A bolt of uneasiness flashed through my chest when I saw this photo:
Really? Do people really use books that are kept like this? Do these tomes have stickies jutting out like porcupine quills marking favourite passages? Do these books hold evidence of unscheduled snacks that helped the reader through that “last chapter” before making dinner? Have any of them been with the owner for so many years they can’t remember the written birthday greeting on the inside cover from “Diane”. Diane who? What birthday?
It makes me wonder when those books were last touched. However, I chose that photo because at least it’s holding some foreign objects that don’t relate to anything other than life. The catcher’s mitt probably belonged to the owner as a kid. The tennis racket, the old dinosaur and the airplane probably hold memories that couldn’t be put in a box. Speaking of boxes, I bet those boxes on the shelves didn’t fit anywhere else in the house.
Here’s why I’m focusing on book shelves. Our local Literacy Club collects books from residents and puts on a monster book sale to raise funds for their literacy programs. So far, I’ve donated at least 10 bags of books. Most of those bags held a minimum of 10 books. Yet, my bookshelves still don’t come close to that photo posted above.
I didn’t think I’d ever do this, but I’m going to come out of the “untidy bookshelf closet” – knowing some of you are superb home decorators. I’m swallowing my pride with great difficulty so I can reveal the small dint my donation made in my book shelves.
At my house, you can see how my books love company – look at those shoes. At night, I’m certain the shoes report their daily travels to bored books. Socks stay close to their favourite shoes to make sure no details are left out. The shoes like keeping band-aids close by – no guilt when heels are chaffed. A round, green “quickie” shoeshine gismo sits on a shelf near the shoehorns.
For diversity, there’s safety glasses, dust masks, essential oils, incense, photos, virtues cards and many “earthy” objects d’art.
On the extreme left, there’s binders holding materials and notes from various courses studied over the years – nutrition for the body and soul. Journals sit in out-of-date-order that my women friends MUST destroy if I’m found to be incompetent or gone. They’re written in code in case those women don’t fulfill their promise. Actually, all named parties are safe. I changed the code so often over the decades that even I can’t decipher my entries anymore.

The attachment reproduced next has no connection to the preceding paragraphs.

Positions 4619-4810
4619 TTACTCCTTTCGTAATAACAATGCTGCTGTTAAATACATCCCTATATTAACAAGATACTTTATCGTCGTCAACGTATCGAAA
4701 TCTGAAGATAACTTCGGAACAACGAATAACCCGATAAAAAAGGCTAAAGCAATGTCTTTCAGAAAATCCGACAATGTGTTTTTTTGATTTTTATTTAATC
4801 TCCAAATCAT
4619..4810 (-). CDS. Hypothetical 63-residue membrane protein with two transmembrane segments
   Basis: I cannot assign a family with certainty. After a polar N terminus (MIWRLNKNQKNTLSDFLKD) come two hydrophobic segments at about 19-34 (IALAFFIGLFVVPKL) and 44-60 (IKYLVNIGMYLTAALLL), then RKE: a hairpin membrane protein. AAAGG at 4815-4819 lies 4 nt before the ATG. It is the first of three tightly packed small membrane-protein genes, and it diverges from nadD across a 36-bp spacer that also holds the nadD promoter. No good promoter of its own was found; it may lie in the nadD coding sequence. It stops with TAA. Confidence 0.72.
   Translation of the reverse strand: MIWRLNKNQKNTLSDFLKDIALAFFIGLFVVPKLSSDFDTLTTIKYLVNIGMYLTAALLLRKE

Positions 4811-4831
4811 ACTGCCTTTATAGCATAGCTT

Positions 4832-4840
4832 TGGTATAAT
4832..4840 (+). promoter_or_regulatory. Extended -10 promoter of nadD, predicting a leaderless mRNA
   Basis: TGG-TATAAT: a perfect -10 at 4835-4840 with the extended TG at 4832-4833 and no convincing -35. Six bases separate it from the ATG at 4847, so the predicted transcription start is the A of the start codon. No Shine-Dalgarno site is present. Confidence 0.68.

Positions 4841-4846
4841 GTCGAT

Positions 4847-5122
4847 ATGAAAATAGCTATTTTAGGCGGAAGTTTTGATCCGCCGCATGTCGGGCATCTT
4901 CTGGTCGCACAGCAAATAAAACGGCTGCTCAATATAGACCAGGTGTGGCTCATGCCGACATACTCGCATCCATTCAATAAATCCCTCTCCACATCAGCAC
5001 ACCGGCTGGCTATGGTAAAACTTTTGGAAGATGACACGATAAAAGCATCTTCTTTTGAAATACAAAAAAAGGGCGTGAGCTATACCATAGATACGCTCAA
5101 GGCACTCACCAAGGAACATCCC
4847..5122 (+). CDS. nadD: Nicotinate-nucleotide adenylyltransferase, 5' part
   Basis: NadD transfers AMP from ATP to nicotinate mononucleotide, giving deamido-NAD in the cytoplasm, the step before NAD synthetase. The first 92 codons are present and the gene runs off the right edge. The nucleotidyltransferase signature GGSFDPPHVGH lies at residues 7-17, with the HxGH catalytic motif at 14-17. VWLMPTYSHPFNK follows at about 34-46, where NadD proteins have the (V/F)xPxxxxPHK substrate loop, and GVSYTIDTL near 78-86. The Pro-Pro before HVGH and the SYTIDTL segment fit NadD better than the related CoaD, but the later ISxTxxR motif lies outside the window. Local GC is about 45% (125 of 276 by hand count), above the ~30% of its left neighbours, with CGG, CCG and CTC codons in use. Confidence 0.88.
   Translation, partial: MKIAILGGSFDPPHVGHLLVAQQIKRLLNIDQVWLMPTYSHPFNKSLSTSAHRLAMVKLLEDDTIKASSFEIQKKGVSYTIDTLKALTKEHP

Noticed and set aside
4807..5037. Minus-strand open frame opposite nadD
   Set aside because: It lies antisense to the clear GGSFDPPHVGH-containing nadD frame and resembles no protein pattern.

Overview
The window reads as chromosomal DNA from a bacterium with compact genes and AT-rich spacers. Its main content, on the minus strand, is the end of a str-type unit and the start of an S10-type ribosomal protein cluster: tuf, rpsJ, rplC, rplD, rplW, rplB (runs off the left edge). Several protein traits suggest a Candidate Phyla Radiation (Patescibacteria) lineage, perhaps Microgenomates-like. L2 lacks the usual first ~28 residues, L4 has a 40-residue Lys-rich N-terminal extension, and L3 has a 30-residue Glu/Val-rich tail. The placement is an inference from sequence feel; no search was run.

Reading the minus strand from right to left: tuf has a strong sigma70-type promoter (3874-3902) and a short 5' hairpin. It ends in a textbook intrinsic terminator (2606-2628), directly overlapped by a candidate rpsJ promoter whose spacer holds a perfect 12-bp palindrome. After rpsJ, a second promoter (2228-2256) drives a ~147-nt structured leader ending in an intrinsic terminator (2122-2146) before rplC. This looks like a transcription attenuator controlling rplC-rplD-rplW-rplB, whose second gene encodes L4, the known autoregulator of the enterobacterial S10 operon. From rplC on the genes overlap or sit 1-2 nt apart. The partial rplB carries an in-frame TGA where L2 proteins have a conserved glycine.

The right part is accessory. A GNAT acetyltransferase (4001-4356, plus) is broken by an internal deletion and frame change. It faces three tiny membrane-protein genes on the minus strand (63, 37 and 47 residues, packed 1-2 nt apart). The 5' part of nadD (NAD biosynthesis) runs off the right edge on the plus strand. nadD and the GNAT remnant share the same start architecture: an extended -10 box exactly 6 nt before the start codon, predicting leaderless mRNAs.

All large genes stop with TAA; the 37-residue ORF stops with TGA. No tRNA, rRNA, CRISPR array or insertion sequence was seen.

The Amy sign became part of the book shelf collection after an office where I worked claimed they’d never hire another Amy. I don’t know if it was something I did or said…
One of the dearest items is the 15-volume set of MasterPlots: Digests of World Literature. It’s the series of red books on the top of the book shelf on the left. My husband gave me the set on February 11, 1981 and wrote on the inside of Volume 1, “May your thirst for life and learning never be quenched. Love, John.”
Each volume is a reservoir of literary achievements which has been accumulating since the legendary beginnings of Western civilizations. Each piece of literature is explained:
- type of work
- type of plot
- time of plot
- first published
- principal characters
This particular set, published in 1964, served as my literary internet for many years.
Even more precious than the MasterPlots is one small paperback, “The Lifetime Reading Plan”, published in 1960 by The World Publishing Company. It lists more than 100 of the most stimulating books every written. It’s more precious due to a request I made. I asked my mother, who majored in English, to go through these 300 pages and write her thoughts about any of the books. Consequently, tucked between pages, I find my mother’s pithy and poignant comments, handwritten on recycled mimeographed paper from her teaching days. A few samples:
For Henry Fielding’s – Tom Jones – mother wrote, “I liked Tom Jones – long-winded, but like a cake containing nut-like or tasty bits.”
For John Milton, she wrote, “Glorious language.”
She didn’t surprise me with her comment on Nathaniel Hawthorne’s “The Scarlet Letter”, “I read this while yet in my teens [approx 1923], and even then could sympathize with a woman who “made a mistake”. In “my day” (Ha!) in our culture, we could realize what “wages of sin” could amount to.”
I confess to having two other stashes of books. One is mostly reference books for writing; the other is filled with a highly diverse selection of pleasurable reads. These are the newest members of my library and be damned if I’m going to give them up right now.
I haven’t considered a Kindle yet. I provide a pill popping service to Duc le Chat three times a day which keeps me from significant traveling. If I go “kindle”, do I forgo the experience of sorting through books that are destined to serve some greater need? I’ll miss opening flaps to see what some beloved wrote.
If I go “kindle”, what about all those notes in the margin? How would I be reminded of a special quote shared with a person who loved it equally?
I’ll miss the mystery of why some section is highlighted in its entirety.
How will I learn about people when I walk into homes without book shelves? “Do you mind if I look at your Kindle while you are putting the kettle on?”